I hear voices. But maybe that's because there's always an Audible book in my ear.
The author has a great knack for pulling out interesting facts along the way. This is a terrific listen, though I really wish it had been unabridged. There were times I wanted more information. This book is great just to fill in why the "Team of Rivals" description is being applied to Obama. It was impossible not to weigh what I was listening to with current presidential events. It seems that the more solid comparison is their common introvert thinker characteristic. Whatever the case, this certainly added to my understanding of Lincoln in a new way.
Other biographical portraits are limited by the attempt to follow a rigid structure of time and events. This book lets the characters of the men it portrays emerge, without being a slave to the calandar. Although it leans towards hagiography, it is solidly based in reality. The portraits of Seward, Chase, McClellan, Grant, and Mrs. Lincoln are richer than I have encountered before. I could not wait to get back to book. I learned things about Lincoln I will never forget. The narrator was engaging, if a trifle excessive. I felt at times he was singing, when the book could have spoken for itself. But I highly recommend this book to anyone who loves biography, Lincoln, or the Civil War. I wish it had been unabridged, as I hated to come to the end.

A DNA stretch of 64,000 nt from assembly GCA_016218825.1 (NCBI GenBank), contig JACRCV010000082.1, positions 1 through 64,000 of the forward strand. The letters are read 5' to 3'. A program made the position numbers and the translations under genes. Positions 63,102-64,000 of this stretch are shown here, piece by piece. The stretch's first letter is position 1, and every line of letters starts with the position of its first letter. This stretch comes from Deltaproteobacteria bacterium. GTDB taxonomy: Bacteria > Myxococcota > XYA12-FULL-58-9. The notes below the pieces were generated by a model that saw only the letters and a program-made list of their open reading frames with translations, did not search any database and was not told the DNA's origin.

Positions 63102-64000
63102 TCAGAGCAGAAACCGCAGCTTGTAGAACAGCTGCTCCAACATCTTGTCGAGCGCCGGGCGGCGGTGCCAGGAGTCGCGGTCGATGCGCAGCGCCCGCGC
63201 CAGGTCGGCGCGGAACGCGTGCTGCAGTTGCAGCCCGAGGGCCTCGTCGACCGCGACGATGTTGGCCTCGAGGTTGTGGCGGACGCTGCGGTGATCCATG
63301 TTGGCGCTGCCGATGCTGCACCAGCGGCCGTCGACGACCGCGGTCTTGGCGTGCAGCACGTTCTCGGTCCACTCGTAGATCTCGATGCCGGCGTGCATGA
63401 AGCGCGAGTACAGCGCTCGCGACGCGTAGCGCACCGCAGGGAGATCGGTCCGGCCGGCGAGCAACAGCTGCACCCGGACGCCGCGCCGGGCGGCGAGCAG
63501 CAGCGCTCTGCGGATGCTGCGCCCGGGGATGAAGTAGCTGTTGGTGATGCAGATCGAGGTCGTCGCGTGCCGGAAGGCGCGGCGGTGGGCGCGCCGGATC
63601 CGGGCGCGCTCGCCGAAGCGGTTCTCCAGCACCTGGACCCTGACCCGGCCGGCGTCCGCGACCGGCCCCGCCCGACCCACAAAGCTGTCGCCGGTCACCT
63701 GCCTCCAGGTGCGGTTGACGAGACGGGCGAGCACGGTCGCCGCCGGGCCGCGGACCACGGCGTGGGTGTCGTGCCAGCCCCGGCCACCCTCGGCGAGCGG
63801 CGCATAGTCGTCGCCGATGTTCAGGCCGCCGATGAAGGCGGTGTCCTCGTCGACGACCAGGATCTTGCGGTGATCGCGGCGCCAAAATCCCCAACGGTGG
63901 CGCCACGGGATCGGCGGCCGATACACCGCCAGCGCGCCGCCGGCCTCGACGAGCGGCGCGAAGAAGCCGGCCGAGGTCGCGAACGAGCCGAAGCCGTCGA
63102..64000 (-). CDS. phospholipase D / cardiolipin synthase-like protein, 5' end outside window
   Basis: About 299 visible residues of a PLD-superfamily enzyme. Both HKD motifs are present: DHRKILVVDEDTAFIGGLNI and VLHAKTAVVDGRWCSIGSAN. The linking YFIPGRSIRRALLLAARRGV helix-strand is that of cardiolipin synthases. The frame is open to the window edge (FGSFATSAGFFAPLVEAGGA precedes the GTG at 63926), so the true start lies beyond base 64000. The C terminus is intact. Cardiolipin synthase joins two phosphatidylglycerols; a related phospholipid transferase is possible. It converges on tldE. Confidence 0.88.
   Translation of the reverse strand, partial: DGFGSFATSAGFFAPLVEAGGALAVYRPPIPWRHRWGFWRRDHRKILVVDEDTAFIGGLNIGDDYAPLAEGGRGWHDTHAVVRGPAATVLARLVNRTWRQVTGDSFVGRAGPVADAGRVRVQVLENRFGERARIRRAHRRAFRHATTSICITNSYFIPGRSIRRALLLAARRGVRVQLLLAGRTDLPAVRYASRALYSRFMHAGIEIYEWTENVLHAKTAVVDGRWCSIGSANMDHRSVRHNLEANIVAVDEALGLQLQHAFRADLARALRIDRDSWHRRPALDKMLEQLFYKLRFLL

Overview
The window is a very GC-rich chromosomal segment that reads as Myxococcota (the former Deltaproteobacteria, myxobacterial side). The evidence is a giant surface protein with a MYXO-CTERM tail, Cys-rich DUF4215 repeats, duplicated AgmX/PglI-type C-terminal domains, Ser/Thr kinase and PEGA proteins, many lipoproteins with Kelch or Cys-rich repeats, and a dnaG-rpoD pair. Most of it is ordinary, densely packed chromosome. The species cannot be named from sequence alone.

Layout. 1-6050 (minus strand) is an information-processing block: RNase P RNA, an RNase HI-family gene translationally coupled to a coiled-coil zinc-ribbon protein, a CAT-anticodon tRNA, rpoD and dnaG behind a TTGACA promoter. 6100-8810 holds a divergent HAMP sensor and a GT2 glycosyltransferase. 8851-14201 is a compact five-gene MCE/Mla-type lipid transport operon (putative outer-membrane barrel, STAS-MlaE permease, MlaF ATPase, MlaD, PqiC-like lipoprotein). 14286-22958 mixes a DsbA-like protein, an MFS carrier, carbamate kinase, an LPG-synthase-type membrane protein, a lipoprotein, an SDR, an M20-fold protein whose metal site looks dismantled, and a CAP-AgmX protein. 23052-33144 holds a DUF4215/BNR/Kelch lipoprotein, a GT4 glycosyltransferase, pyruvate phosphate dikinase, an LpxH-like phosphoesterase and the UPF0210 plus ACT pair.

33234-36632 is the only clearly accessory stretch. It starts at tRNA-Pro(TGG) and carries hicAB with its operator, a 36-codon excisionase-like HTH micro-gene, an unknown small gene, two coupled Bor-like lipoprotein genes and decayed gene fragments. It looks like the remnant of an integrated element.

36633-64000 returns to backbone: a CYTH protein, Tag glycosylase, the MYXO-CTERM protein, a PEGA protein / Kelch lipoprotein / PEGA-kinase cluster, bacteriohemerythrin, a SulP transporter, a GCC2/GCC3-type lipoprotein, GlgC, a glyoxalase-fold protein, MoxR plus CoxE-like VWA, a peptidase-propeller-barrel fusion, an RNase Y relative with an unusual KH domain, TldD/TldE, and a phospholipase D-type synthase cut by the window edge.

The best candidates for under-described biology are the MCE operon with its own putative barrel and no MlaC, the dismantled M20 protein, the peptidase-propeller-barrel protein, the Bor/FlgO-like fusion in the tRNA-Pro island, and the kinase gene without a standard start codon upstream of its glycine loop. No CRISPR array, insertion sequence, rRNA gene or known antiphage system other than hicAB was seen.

I thought this book provided a very good history lesson, especially for someone like me who did not know much about Lincoln. However, I was hoping to get more detailed insight into how Lincoln managed and leveraged his team which consisted of many former adversaries. Perhaps the unabridged version provides more detail.